Roses are red violets are blue, click all the pics before you are through.
Alamosa city government offices. I wish those were Sandhill Cranes on top of the building instead of pigeons, it would've saved me a lot of time and effort.
I finally had to give up on the Arctic Fox being self-sufficient while in Denver. The weather is temporarily changing into cold, cloudy, and snowy mode, which doesn't give my solar panels the remotest chance of fulfilling their duties. So as an admission of defeat, yesterday I hooked my 30 amp extension cord up to the Arctic Fox's 30 amp power cord and plugged into my daughter's garage, so I'm no longer boondocking in Denver. I'm dependent upon others for my electrical needs for at least the near future.
Colorado is a very sunny place, which makes it an excellent state for solar panels. It might be hard to believe, but Colorado is sunnier than Florida. But don't confuse sunny with warm. It can be bright and sunny in Colorado and still -10°. So it's not too often that I need to plug-in when I'm at my daughter's house.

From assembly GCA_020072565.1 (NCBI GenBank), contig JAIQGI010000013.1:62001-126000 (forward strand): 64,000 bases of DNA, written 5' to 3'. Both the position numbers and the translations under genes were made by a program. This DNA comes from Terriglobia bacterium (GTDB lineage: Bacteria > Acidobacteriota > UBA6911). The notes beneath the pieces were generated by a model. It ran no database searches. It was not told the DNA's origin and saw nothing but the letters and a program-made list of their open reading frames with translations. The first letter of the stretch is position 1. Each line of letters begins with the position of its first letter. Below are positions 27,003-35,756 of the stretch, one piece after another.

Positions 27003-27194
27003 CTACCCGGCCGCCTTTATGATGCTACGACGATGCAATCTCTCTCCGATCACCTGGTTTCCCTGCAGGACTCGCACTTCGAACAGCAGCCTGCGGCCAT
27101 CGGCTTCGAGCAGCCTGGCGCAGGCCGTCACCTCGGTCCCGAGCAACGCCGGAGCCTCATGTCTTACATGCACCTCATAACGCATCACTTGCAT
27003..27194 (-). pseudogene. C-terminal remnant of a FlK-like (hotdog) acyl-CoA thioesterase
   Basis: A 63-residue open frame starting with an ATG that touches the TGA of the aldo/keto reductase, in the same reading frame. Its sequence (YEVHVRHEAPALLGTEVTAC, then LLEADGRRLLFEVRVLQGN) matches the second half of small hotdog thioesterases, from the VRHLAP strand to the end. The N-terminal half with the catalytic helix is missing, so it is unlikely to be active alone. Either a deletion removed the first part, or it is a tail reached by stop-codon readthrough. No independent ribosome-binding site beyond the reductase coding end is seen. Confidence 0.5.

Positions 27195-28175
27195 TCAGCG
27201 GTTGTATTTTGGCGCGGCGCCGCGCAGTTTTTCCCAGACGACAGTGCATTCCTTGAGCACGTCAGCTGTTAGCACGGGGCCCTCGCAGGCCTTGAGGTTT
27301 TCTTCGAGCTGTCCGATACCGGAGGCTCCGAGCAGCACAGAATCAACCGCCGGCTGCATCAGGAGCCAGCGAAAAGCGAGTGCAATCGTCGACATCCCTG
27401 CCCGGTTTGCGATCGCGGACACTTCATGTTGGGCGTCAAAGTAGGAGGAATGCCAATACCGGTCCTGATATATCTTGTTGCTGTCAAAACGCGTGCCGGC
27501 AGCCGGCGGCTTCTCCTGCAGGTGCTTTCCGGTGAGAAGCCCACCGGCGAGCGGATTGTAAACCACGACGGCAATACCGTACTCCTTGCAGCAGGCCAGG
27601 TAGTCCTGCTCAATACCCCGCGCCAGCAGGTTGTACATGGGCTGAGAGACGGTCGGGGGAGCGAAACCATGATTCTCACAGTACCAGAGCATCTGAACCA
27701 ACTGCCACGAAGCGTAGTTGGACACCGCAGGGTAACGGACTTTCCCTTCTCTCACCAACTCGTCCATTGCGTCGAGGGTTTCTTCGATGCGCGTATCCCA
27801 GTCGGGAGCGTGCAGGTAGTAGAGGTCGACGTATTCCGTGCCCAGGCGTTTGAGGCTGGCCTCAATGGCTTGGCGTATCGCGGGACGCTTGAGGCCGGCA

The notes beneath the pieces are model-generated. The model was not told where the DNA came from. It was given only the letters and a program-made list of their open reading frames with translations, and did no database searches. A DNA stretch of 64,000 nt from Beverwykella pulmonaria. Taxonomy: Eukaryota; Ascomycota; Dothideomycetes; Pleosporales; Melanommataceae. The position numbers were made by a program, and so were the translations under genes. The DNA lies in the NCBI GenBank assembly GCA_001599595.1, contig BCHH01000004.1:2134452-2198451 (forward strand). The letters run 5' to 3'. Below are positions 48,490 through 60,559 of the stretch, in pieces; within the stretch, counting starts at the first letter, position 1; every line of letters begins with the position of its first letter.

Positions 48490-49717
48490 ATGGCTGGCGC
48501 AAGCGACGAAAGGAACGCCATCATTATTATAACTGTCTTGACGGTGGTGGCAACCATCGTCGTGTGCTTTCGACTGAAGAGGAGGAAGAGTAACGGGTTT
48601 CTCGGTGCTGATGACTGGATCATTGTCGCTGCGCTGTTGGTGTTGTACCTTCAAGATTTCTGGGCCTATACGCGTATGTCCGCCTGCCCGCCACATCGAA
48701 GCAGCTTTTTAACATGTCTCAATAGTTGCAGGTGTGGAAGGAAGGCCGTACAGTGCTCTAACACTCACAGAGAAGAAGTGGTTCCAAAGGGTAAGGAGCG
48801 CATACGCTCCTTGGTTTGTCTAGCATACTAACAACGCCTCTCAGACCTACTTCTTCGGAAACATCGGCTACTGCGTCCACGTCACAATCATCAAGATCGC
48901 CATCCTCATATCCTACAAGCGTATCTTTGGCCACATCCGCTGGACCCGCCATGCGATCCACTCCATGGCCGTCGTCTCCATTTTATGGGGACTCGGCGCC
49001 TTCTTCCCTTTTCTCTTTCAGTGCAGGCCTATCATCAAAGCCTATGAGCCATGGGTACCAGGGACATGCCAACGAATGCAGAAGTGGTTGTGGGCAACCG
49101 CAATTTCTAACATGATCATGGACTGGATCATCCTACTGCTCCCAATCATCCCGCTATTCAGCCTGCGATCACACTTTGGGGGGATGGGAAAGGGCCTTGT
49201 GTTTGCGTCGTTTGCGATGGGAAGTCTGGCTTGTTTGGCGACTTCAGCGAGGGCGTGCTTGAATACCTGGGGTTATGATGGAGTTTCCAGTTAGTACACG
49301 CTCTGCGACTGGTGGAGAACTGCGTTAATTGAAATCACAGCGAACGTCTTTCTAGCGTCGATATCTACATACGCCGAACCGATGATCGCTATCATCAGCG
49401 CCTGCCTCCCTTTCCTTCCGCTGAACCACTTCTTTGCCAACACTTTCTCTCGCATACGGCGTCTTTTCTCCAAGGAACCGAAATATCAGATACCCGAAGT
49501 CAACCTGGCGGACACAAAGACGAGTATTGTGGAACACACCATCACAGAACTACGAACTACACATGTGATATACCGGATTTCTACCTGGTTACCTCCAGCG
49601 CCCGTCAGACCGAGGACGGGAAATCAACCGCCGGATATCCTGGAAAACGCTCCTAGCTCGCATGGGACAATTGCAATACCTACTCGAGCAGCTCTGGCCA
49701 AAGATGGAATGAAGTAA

But this year, cold and snow have come early, with the cloudy weather, the sun low on the horizon, which is partially blocked by a tree in the front yard. Me staying here longer than normal means I need a more reliable source of electricity than solar panels, which may be covered by snow even when the sun comes out. With below-freezing temperatures forecast every night for the next week, and my furnace needing to run to keep the basement pipes from freezing, it looks like I'm going to be using a lot of propane.
The agony of defeat. Wimping out and plugging in. I covered the extension cord plug with a plastic bag so it won't get wet when it snows.
The Rio Grande, Or Rio Bravo Del Norte to the Spanish. Alamosa was built next to the river, as were most towns back in the old days if possible. Everywhere I see the Rio Grande in my travels it's just like here, very very low. When I see the Rio Grande in New Mexico or southern Texas I can understand why it's low because of all the use and irrigation draining it dry along the way. But Alamosa is only about 70 miles from the headwaters of the Rio Grande, and you can see how low it is already. I wonder where all the water is going in those 70 miles. I know the San Luis Valley is a big farming area and they use a lot of irrigated water from the Rio but the Rio Grande is almost 1900 miles long and if they were using up that much water right here there wouldn't be a trickle left for New Mexico or Texas. Like they say in the West.... Whiskeys for drinking, waters for fighting.
I love old business signs, especially ones that are as expressive as this one in Alamosa.